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ERIC Number: ED361362
Record Type: Non-Journal
Publication Date: 1993-Aug
Pages: 15
Abstractor: N/A
Reference Count: N/A
The Centrality of Critical Thinking in Educating for Diversity.
Pierce, Gloria
The cultural crisis in the United States poses a challenge for educators to educate for diversity. According to T. Cross (1988), there are six stages of cultural competence that allow effective cross-cultural functioning. Educators must encourage the movement from the first stage of seeking to destroy another culture to the final advanced cultural competence that values differences throughout society. The most common educational approaches to diversity education correspond roughly to the stages of cultural competence. A deficit/assimilation approach attempts to alter those presumed to be deficient due to differences. The multicultural perspective represents more advanced steps on the continuum of precompetence and basic cultural competence, and the empowerment/anti-bias approach uses the forms and processes of education to reconstruct rather than reproduce relationships of domination. The following implications for educational practice are highlighted: (1) aligning process and practice with purpose; (2) modeling critical thinking; (3) encouraging dialog and exploration of alternatives; (4) discovering self and others; (5) challenging assumptions and beliefs through critical discourse and self-reflection; and (6) building skills and knowledge. Workplace education has a central role in educating for diversity, which is the most pivotal and crucial undertaking of the educational system. (SLD)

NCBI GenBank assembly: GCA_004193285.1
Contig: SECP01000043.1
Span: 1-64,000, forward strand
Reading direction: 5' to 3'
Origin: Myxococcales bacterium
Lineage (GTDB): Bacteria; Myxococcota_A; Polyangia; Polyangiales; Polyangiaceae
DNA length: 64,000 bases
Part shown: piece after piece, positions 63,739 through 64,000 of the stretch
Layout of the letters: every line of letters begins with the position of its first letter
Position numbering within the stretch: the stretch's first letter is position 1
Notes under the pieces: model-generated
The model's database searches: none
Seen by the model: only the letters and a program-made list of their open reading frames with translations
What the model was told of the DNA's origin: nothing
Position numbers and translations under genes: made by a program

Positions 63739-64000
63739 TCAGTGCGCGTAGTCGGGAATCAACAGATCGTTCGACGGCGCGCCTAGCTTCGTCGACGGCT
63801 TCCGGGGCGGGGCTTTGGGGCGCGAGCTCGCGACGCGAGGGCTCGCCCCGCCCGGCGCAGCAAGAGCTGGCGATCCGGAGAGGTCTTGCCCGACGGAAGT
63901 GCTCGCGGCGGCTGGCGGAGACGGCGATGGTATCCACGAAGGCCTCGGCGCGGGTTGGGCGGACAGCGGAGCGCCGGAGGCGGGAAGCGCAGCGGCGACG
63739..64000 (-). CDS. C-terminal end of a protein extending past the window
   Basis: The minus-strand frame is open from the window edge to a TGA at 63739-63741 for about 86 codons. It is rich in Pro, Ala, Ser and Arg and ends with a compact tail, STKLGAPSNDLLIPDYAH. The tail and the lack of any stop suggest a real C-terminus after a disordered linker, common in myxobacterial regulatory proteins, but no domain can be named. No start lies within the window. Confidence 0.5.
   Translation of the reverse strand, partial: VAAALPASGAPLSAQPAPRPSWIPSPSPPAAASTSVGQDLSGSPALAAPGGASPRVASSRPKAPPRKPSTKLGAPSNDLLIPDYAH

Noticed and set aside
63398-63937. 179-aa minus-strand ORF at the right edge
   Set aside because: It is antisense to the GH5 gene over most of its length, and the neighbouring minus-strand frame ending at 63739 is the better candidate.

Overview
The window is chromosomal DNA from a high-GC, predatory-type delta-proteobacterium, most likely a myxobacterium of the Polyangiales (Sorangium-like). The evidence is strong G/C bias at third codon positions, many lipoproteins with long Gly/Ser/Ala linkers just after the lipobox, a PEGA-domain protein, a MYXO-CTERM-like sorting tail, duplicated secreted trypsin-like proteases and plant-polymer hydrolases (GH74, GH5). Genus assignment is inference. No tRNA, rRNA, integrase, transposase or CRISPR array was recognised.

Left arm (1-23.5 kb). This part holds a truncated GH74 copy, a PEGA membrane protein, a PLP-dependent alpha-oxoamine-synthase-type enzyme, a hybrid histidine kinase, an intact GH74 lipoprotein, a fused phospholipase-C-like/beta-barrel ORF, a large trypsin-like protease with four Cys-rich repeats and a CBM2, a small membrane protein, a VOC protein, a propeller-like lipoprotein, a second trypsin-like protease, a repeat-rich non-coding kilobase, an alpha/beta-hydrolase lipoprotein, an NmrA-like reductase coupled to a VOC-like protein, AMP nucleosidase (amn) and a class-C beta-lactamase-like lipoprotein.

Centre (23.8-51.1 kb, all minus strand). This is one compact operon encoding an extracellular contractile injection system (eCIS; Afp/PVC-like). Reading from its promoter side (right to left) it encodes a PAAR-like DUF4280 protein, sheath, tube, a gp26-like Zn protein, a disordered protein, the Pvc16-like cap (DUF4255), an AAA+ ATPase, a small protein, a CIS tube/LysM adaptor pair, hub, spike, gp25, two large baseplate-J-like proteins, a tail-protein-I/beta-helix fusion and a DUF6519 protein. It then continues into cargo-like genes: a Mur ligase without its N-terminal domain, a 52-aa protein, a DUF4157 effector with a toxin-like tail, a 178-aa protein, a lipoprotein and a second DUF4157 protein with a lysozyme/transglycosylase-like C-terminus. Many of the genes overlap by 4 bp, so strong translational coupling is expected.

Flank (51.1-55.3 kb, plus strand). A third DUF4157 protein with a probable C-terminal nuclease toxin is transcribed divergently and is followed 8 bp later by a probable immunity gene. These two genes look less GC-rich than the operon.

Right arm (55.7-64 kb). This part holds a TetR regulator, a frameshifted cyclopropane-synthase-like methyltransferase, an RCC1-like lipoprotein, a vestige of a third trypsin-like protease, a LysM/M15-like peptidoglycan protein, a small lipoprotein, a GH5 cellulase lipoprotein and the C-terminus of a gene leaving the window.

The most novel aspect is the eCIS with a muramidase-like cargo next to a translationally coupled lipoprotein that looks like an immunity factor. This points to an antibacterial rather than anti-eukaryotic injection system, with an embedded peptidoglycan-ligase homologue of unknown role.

Publication Type: Reports - Evaluative; Speeches/Meeting Papers
Education Level: N/A
Audience: N/A
Language: English
Sponsor: N/A
Authoring Institution: N/A